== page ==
On a Year Without Summer

This isn’t a story of some sort of calendar glitch or adjustment that caused the world to not have a summer, no. Rather, this is a story of when summer simply didn’t happen, at least not in the usual sense. You see, sometimes, the earth creates circumstances that has such a dramatic effect on the world’s climate that warmer summer weather–weather absolutely necessary to the growing season for both crops and livestock–never comes. The result is fairly obvious. Food shortages, starvation, and even social unrest results.

And the major way the earth creates this type of climate and food crisis is usually a major volcanic eruption. This type of eruption blows ash into the stratosphere. The high speed winds in that level of the atmosphere blows the ash around the world. That causes less sunlight to filter through to the earth, making temperatures lower over the course of several weeks or months. When frosts or snows occur in the summer, crops die. If such events occur over a fairly short time frame, food production can plummet.

Food prices rise. Supply chains are disrupted. Jobs and businesses are lost. Sickness spring up around the world. Wildlife is destroyed, including the pollination of crops being eliminated. And, if the ash is sufficiently heavy, even water sources can be spoiled. In our modern world, even with all our abilities to combat many disaster situations, there would be no ability to deal with such a situation.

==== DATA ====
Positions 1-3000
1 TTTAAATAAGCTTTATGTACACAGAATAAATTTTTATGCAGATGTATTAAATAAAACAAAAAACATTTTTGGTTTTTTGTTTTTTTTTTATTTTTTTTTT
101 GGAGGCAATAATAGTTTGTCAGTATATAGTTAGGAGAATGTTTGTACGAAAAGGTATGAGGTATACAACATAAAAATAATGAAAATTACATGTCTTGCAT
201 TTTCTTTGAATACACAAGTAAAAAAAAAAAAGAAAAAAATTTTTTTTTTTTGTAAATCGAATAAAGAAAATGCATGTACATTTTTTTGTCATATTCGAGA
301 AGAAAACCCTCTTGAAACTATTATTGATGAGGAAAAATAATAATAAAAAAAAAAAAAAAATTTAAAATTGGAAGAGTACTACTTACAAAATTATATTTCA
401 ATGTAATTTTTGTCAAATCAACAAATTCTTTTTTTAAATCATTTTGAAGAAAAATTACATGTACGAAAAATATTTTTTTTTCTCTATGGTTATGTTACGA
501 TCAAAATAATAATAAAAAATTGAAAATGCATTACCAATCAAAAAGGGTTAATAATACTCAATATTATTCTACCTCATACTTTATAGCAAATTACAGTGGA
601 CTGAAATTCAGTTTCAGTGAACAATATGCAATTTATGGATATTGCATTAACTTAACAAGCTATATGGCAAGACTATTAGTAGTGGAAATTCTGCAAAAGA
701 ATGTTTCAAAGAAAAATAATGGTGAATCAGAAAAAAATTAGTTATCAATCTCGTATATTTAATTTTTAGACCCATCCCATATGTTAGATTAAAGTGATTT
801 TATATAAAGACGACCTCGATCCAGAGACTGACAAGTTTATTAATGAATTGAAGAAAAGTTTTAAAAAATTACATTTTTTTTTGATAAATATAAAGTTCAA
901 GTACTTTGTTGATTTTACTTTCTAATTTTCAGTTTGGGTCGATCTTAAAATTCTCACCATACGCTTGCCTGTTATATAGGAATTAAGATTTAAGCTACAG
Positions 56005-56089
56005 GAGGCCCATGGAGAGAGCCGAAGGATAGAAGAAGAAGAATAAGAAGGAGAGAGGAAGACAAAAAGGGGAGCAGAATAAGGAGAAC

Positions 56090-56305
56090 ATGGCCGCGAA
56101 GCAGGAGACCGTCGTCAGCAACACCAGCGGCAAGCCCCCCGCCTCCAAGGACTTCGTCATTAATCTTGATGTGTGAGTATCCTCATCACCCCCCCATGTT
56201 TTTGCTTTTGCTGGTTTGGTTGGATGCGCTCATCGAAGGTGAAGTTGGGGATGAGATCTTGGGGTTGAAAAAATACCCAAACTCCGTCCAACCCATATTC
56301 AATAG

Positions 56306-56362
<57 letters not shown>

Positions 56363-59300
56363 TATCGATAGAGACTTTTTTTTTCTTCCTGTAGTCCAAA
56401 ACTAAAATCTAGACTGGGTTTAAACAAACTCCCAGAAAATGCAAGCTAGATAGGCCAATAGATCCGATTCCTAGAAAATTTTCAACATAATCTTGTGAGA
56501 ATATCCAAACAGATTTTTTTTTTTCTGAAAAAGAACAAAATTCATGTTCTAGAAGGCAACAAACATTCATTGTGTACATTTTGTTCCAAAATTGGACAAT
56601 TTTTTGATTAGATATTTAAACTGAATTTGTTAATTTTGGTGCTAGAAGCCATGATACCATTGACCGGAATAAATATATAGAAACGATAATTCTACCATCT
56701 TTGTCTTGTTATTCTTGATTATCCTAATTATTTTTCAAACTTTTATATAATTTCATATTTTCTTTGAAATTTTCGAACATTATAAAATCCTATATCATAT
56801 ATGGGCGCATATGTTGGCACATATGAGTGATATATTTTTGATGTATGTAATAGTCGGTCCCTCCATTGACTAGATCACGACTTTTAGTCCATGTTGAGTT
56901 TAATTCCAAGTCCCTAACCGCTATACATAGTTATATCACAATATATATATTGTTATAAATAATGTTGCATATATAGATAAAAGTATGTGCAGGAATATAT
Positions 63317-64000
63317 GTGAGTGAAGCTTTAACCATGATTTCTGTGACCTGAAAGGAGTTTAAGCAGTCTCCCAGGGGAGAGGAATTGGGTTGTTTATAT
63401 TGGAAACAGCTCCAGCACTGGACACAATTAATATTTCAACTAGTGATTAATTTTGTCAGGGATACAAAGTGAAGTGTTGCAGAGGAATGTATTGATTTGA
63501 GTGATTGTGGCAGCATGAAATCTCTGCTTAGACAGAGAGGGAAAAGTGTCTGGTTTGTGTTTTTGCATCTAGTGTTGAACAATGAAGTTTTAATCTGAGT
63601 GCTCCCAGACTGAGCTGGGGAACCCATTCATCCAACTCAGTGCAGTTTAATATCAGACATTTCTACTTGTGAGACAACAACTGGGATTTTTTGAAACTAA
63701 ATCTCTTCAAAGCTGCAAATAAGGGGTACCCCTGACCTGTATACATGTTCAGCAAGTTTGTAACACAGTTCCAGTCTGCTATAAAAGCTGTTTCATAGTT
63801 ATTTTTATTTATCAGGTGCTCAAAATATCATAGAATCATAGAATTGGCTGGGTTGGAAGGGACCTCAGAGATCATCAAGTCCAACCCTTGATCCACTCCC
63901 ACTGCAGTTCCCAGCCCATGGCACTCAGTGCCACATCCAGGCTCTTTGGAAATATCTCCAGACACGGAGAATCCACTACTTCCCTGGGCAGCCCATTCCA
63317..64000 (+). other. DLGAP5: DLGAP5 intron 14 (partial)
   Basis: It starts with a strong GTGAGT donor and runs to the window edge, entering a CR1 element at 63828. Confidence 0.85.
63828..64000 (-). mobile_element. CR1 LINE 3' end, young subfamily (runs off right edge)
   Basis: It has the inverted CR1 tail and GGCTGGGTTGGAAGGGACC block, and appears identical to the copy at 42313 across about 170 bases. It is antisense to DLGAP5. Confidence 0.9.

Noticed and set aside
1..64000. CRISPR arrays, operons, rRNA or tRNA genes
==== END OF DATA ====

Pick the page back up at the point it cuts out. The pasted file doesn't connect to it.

Now, you may wonder if and when such events have occurred in our history. They have. More often than we may realize. The most recent of these happened in 1991, when Mount Pinatubo in the Philippines erupted. Weather patterns and agriculture in the United States were affected, but these effects weren’t as drastic as those that struck the northern hemisphere in 1816. That Year without a Summer happened after a series of eruptions occurred in various parts of the globe. Paintings done in the following years after those events show yellowed skies and brilliant sunsets from the ash that lingered in the atmosphere. Similar situations have been recorded in 1883, 1783 (resulting in 25,000 fatalities in Britain alone), 1628, 1601 (known as the coldest summer ever witnessed in the northern hemisphere), 1452, and so on.

And, what’s important to remember is that it will happen again.


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